October is dyslexia awareness month, and there is a young lad who is dyslexic, who loves to read, and who has decided that being dyslexic is actually rather cool. His website, Commander Ben, is filled with narrative, links and a video that Ben made to celebrate the release of "The Mark of Athena", the latest book in the "Heroes of Olympus" series. One of the characters in the series is Percy Jackson, and Percy "is a dyslexic who has extraordinary powers, and in addition to being a demigod, he's a really nice guy. He made me feel better about myself, because he's a dyslexic who is also a hero!" I found Ben's website to be entertaining and uplifting – he seems to me to be a rather amazing young man.
The WBU/ICEVI General Assemblies 2012 will begin in Bangkok, Thailand, in just over a week. The Board of Directors of the DAISY Consortium will hold its second meeting of the year this month, also in Bangkok. There will be opportunities for exchanging ideas and information, for renewing old acquaintances, and for making decisions that have the potential to impact people in our community around the world. I wish everyone traveling to Bangkok a safe and pleasant journey.
Did you know that there is a 'patron saint of computers'? Sainthood is not something that draws my attention, but this did. Saint Isidore of Seville was a tireless scholar and historian. In the mid 2000's he was declared the patron saint of the Internet by the Vatican. He is also the patron saint of computers, computer users, and computer technicians. (Sources:
· Wikipedia: Isidore of Seville,
· Catholic Online, and
· How-To Geek Trivia.)
The 'Your Story' this month is from Brian MacDonald, President of National Braille Press (NBP). I was introduced to Brian by email when I was working on the article SVG Software & 3D Printers for Tactile Graphics, and knew immediately that he had a story to tell. Many thanks for sharing your story with us Brian. It has been a pleasure getting to know you – even if just a little.
Thanks to everyone who contacted me about the DAISY Planet and to those who submitted content and ideas for articles. The DAISY Planet is read by people around the world – please remember that you can share news and information about activities, services, developments and awards with our readers by simply getting in touch with me directly by email or by using our Contact Us form. If you know someone who has a story to tell, please let me know or put them in touch with me.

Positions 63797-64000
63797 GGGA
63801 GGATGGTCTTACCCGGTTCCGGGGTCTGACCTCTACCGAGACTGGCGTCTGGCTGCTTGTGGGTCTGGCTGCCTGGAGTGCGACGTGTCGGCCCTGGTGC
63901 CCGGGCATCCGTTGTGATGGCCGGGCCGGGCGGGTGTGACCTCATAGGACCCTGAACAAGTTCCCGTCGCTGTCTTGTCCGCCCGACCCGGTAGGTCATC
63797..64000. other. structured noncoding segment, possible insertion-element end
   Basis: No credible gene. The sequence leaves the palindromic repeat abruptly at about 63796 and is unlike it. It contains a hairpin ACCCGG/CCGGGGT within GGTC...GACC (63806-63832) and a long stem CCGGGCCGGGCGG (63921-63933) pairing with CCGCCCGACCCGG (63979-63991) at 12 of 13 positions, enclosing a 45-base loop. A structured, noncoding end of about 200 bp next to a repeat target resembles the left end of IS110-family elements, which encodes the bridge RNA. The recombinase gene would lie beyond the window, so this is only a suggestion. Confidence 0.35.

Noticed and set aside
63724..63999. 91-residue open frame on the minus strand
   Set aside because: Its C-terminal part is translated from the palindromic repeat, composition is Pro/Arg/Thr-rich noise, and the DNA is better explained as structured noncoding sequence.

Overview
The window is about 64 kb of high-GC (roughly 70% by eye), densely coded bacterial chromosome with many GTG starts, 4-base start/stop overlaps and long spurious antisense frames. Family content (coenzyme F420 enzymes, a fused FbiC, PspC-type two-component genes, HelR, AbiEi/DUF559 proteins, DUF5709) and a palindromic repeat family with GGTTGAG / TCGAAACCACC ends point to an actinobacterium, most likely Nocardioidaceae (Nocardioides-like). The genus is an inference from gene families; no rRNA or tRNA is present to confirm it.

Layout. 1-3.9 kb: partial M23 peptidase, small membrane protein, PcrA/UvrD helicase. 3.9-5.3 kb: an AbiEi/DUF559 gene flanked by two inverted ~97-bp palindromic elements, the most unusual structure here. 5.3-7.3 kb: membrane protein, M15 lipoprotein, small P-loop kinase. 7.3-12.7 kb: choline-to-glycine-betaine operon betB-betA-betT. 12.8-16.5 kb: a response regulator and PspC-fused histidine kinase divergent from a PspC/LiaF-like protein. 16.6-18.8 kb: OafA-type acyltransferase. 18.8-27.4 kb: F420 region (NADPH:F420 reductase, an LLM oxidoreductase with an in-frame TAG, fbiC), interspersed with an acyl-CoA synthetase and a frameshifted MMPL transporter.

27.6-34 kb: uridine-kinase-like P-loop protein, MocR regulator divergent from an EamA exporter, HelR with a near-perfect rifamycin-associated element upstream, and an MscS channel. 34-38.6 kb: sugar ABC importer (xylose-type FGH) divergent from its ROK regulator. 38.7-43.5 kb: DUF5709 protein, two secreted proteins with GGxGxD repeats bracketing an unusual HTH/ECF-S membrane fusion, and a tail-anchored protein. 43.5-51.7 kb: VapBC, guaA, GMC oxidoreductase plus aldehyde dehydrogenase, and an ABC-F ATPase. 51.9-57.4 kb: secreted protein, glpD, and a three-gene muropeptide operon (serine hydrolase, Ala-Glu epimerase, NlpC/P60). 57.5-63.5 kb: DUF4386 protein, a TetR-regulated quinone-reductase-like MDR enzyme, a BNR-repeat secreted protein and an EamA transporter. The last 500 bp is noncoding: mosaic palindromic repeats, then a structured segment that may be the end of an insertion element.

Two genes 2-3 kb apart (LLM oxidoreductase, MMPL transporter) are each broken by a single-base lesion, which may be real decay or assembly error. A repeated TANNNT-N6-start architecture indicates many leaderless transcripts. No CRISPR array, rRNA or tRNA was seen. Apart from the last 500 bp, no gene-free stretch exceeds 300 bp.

The following links are to new or recently updated DAISY Products and Services from our Members and Friends. Marketplace entries also appear on our home page.
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• In September EDItEUR launched the third version of the guidelines document Accessible Publishing, Best Practice Guidelines for Publishers. These guidelines are available from the EDItEUR website in English in Word, HTML and PDF; in French, Spanish and Italian in Word format; and in German in PDF format. They are also available in a variety of formats in Japanese by downloading a zip file. (Links to each version and language are available in the fourth paragraph on the Guidelines page.) The Enabling Technologies Framework is a three year joint project involving both EDItEUR and the DAISY Consortium, and is funded by the World Intellectual Property Organization (WIPO) and endorsed by the WIPO Stakeholders Platform.
• The W3C Workshop Electronic Books and the Open Web Platform will take place February 11 & 12, 2013, in New York (USA). The workshop which is being organized in partnership with the IDPF and BISG will be hosted by O'Reilly and collocated with O'Reilly TOC 2013. "Participants in this workshop will have the opportunity to share their own perspectives, requirements, and ideas to ensure that emerging global technology standards meet the needs of the eBook industry." All participants are required to submit a statement of interest by December 10.
• Three articles in series on the O'Reilly TOC website cover an email exchange between Bill McCoy of the IDPF and Sanders Kleinfeld of O'Reilly:
·HTML5, EPUB 3, and ebooks vs. web apps
·EPUB 3 facts and forecasts
·Ebooks as native apps vs. web apps (the wrap up)
• The RNIB website includes an area for publishers which focuses specifically on accessible publishing. Their Accessible Publishing area covers topics such as "Why publish accessibly?", "Joint statement on accessibility and eBooks", "Research" and "eBook Reader Accessibility".